Friday, October 4, 2013

Now Comes the Hard Part

So this is how it works:

In the spring, the group votes on which show to perform the following year.  We try to choose a show that will sell tickets, that will be a good "fit" for the demographics of the group when it comes to casting, and that fits our abilities and budget.  

Towards the end of the summer, the script is made available to us [by license and on line only! No copyrights have been harmed during the writing of this blog!] and people start deciding if they want to audition, and if so, for what role.  

     Insert Here:  MONTAGE of people working on their auditions. Play the sound track from
     "Rocky".  Include voice coaches, harried spouses, and an occasional bored cat.  Hey,
      someone has to serve as an audience.

A first round of auditions is held, and then (sometimes) a second round, referred to as "callbacks".  After the directorial (dictatorial? nah.....) team has made all of their decisions, phone calls are made to each cast member telling them what part, if any, they have been given.  

At this stage, a few people will be Very Happy; they got the big parts that they had hoped for. 

There are others who will be Content;  they were given good roles, or perhaps the smaller role that they had craved all along.

Some folks will be Apathetic.  Maybe they didn't care that much, or just auditioned for the heck of it without expectations. 

Now, this might be a good time to point out that people want to be in LOGON for lots of different reasons.  It's fun, it's good company, it gets us out of the house and keeps us (mostly) out of trouble..... But we are all willing to perform, all interested in performing, and that's because we all have - are you sitting down? - egos.  And not getting the role you wanted is a big fat ugly blow to said ego. And it hurts.  

You feel humiliated. Rejected. Inadequate. Slighted. Insulted. "Disappointed" is not strong enough; deflated, perhaps?  Discouraged, dejected, despondent, devastated, desolate, depressed, d'fuka. What's with all the D words, anyway?  But it hurts.  Not only for yourself, either; for your friends and colleagues who didn't get what they wanted, too.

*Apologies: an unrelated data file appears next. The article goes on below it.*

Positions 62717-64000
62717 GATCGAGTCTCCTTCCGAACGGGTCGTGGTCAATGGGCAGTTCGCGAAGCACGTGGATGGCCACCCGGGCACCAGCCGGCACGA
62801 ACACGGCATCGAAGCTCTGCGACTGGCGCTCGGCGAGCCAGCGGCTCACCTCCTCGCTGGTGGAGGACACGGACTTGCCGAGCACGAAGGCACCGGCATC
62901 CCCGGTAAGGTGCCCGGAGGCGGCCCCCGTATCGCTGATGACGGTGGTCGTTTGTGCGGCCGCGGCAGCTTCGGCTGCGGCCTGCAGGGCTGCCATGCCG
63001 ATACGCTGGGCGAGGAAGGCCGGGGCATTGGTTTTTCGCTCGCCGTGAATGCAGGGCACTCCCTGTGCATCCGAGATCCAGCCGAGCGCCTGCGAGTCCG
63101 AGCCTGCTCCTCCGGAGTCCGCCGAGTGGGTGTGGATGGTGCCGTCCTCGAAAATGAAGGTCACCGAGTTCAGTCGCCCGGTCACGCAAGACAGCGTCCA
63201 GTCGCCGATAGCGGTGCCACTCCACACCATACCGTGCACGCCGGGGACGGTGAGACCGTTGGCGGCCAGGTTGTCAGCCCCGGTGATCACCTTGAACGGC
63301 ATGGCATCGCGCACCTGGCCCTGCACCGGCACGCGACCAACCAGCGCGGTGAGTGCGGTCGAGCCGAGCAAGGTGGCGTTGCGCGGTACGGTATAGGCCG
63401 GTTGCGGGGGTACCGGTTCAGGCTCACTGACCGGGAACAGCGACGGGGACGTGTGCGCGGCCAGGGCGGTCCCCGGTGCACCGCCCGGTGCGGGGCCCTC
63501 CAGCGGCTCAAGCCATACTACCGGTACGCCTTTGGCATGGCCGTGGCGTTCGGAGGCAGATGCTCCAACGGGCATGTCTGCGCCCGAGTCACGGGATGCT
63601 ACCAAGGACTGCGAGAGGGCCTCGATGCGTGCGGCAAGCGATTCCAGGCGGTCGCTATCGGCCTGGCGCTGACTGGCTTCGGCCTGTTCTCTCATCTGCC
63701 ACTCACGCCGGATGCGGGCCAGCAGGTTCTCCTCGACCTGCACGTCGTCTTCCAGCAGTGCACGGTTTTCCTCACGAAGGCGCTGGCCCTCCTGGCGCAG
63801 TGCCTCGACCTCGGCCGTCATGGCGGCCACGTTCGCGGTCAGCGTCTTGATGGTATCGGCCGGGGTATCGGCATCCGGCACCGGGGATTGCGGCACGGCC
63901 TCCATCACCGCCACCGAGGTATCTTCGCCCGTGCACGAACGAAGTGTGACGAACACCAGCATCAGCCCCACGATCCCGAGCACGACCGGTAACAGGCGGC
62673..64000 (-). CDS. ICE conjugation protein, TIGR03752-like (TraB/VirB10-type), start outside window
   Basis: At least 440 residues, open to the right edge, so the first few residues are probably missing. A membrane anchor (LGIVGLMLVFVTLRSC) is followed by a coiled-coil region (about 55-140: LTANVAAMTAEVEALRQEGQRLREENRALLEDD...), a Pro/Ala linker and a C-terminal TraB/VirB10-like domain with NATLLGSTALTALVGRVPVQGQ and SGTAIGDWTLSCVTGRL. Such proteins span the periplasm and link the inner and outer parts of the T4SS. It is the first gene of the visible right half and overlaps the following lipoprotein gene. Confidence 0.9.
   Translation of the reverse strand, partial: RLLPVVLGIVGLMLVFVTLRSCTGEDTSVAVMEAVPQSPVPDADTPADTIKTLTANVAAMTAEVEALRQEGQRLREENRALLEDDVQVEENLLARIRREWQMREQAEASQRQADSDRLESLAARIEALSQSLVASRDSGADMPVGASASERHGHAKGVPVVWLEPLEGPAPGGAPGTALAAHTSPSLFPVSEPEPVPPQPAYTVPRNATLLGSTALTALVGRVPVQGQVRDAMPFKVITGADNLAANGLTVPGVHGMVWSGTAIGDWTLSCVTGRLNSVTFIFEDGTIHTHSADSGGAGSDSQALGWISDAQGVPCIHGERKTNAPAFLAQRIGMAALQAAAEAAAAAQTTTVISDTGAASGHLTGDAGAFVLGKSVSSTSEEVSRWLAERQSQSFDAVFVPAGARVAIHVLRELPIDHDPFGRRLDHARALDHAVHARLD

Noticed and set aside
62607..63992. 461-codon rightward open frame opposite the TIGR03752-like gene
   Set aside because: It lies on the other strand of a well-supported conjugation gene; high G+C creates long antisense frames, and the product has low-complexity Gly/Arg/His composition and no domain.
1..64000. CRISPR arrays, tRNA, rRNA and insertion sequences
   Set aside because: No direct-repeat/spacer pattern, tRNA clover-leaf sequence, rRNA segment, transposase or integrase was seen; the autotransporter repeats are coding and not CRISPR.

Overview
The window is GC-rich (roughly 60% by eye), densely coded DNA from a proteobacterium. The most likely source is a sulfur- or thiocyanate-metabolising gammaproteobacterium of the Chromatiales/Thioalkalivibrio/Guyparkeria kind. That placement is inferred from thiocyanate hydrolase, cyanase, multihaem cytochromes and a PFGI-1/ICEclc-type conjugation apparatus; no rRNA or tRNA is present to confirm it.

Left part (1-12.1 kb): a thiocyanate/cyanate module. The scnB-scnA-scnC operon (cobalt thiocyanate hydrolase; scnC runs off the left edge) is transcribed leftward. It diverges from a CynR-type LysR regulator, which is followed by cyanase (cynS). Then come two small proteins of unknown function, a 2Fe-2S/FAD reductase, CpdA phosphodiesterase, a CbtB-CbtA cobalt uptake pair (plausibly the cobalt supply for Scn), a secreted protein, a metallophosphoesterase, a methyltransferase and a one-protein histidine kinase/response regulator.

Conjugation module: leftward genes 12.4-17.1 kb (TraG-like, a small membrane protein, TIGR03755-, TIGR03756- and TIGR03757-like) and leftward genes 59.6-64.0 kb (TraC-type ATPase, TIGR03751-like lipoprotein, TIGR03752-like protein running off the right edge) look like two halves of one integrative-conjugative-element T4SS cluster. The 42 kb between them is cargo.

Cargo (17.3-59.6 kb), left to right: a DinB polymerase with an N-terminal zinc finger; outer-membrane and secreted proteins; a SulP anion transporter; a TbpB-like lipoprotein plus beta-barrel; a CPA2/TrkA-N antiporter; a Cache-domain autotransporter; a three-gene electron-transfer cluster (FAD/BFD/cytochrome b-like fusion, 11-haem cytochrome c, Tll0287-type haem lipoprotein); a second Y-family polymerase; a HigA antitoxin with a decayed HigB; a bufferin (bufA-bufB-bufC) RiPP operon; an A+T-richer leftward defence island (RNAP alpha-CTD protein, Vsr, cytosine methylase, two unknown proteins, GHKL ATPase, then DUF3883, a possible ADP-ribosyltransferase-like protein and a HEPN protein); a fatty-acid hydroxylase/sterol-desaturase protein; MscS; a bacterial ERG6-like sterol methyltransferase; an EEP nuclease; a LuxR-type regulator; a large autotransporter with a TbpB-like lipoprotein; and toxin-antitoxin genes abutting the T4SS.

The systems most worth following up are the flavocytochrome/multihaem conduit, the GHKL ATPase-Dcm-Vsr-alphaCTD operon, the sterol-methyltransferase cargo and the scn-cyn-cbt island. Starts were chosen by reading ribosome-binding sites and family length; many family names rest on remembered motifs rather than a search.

You have to get over it.  You remind yourself that it's the good of the production that really matters, not your personal gratification; that as long as the best people got the roles, all is right with the world.  No matter how jealous you feel, how wounded, you are going to show up at the read-through and smile until your cheeks hurt, congratulate the people that beat you out, tell everyone how delighted you are with your role [even if you are merely a fork], and get down to the business of doing the best you can with what you've got.  

Because being in LOGON is being part of a team.  Remembering that, right after auditions, can be hard.  Not everyone can hack it, and there are those who take their marbles and go home because they didn't get what they wanted.  Sorry, that's just not part of the LOGON spirit.  

By next week we'll be over it.  In another month we'll be glad we didn't get that role, who needs all that aggravation, and all those extra rehearsals?  And besides, we love the role we got, or the laid-back feeling of being in the chorus, and wouldn't want it any other way. 

On with the show!!!!!!!!!!!!!!!!!

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